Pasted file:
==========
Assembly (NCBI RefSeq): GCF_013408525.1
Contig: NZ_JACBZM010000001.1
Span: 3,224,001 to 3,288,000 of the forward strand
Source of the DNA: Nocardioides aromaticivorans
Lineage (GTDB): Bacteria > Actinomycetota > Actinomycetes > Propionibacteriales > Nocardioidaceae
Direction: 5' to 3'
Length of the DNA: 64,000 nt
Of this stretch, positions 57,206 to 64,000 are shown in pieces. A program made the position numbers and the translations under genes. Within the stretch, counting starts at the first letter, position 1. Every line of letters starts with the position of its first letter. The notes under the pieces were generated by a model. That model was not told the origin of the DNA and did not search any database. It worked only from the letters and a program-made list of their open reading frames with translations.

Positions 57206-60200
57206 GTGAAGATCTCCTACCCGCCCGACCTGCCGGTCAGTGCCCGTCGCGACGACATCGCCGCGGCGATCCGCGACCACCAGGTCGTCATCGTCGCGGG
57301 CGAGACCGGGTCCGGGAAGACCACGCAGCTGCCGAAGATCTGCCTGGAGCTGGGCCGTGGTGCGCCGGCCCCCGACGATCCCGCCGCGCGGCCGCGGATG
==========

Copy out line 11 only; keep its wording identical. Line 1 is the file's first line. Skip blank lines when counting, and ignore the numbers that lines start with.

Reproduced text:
57301 CGAGACCGGGTCCGGGAAGACCACGCAGCTGCCGAAGATCTGCCTGGAGCTGGGCCGTGGTGCGCCGGCCCCCGACGATCCCGCCGCGCGGCCGCGGATG